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Mobility as a Service

Updated: Feb 10, 2019



Silicon Valley has been a pioneer in both the “Everything as a Service” and “Everything Mobile” trends. Companies like Uber, Salesforce and AirBnb are great examples of this. In the last few years, the idea of “Mobility as a Service” has been gaining traction. In this context, mobility mean transportation, not mobile communications.

In 2014, Sampo Hietanen, a Finnish engineer and entrepreneur first proposed the concept of Mobility as a service. The idea is simple in theory and complex in execution. Most of us are familiar with various mobile apps / platforms that allow us to get “from Point A to Point B.” Uber and Grab are great examples. More recently, we have bike-sharing and scooter-sharing apps. And we have journey planning apps for public transportation.

MaaS is more than journey planning. The big idea behind Mobility as a Service is to have a single app that integrates ALL the modes of transportation available to get someone from A to B: plane, train, tram, subway, bus, taxi, car-share, car rental, scooter-share, and good old-fashioned walking. The app would:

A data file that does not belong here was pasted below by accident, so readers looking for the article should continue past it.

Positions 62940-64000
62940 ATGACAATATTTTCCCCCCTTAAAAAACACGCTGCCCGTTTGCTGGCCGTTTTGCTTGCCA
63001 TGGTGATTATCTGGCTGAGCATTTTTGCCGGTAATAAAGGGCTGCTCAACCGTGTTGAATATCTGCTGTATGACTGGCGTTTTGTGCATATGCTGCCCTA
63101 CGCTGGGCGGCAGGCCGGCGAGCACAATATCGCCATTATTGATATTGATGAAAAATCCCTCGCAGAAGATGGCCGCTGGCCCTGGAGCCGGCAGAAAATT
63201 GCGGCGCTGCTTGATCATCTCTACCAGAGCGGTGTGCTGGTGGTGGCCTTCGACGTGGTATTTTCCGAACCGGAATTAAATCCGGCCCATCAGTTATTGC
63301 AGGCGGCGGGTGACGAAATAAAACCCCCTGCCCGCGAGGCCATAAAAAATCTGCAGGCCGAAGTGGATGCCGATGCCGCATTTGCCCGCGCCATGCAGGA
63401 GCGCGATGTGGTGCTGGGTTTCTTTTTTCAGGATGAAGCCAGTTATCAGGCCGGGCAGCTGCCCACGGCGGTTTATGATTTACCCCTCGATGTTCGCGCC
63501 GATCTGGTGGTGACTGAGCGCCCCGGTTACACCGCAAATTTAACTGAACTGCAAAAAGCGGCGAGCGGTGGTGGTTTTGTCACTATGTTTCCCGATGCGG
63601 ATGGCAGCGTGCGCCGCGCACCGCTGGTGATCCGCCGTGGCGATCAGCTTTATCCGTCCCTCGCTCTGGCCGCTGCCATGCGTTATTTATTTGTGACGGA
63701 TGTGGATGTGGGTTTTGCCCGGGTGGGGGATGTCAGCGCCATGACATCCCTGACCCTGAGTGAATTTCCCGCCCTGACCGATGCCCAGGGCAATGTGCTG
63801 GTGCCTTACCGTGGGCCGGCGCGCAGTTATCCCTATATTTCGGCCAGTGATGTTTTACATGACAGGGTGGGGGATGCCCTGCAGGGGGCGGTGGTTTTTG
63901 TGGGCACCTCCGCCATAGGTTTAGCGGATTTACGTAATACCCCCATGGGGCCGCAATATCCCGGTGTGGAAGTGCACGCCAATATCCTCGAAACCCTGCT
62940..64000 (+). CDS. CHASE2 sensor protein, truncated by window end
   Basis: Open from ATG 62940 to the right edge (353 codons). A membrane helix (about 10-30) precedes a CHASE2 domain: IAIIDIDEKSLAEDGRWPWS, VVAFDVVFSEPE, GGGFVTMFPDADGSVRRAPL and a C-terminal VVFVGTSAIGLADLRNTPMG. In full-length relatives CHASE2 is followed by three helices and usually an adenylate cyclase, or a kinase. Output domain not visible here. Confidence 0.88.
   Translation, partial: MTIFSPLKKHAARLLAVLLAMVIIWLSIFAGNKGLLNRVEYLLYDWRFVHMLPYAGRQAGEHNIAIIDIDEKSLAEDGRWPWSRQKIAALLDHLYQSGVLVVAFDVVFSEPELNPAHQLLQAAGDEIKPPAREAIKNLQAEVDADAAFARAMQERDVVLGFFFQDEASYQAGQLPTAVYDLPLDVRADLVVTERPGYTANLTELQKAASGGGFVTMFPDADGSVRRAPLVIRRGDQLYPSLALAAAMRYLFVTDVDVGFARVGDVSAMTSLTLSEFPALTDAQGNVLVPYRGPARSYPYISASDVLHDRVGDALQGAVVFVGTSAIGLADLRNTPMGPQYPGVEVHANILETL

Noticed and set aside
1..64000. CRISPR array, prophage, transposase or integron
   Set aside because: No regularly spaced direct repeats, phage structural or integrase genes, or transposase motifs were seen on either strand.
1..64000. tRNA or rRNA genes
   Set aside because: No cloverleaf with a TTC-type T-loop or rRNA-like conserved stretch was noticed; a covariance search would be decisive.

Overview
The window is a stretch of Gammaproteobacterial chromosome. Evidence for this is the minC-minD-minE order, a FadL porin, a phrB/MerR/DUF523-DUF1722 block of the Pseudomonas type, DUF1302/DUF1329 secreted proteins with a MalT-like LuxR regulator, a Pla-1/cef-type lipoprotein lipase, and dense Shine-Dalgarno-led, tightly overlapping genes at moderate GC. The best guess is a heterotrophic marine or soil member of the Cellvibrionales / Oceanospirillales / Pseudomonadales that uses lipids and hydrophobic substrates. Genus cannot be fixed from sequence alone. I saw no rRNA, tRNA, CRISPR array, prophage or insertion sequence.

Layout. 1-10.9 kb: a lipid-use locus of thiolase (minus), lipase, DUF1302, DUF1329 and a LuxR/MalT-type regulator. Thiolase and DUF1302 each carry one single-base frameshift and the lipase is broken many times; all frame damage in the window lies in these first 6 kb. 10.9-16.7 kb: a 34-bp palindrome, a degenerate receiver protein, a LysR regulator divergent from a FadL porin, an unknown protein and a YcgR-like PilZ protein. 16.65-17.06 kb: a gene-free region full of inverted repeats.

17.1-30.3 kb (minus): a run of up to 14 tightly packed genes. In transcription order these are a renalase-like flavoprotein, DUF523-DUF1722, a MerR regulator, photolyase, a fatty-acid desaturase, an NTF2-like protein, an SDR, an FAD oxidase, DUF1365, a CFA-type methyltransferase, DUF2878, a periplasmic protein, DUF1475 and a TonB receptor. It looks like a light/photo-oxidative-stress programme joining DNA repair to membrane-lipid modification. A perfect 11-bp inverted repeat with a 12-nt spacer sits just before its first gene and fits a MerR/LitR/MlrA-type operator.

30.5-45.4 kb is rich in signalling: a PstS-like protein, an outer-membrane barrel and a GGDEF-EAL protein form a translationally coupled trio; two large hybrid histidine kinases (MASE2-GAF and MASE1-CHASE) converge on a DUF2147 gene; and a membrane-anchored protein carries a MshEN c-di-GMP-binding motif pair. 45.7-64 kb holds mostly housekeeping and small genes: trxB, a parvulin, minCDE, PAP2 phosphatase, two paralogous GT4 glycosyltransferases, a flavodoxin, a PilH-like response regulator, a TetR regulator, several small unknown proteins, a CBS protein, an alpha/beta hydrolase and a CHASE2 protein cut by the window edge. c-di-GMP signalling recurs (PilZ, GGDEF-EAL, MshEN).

• present you with the best options for getting from Point A to B;

  • book the travel for you;

  • electronically handles payment;

  • and give you e-tickets or vouchers as needed.

In this model the user can either “pay as you go” or subscribe to a package.

Heitanen has brought this vision to life with the WhimApp which is operational in Helsinki. You can book a trip combining public transportation, taxis, car-sharing and in the future bike-sharing. All from a single interface and with a single payment.

As of late 2017, there are at least 12 MaaS initiatives / apps in either the planning stage, pilot or operational in different cities around the world. And there are hundred of startups around the world that are working on this concept. It will be interesting to watch how this concept is adopted and adapted around the world.

If you want a more detailed look at MaaS, Deloitte has a good white paper, The Rise of Mobility as a Service, available on their website.


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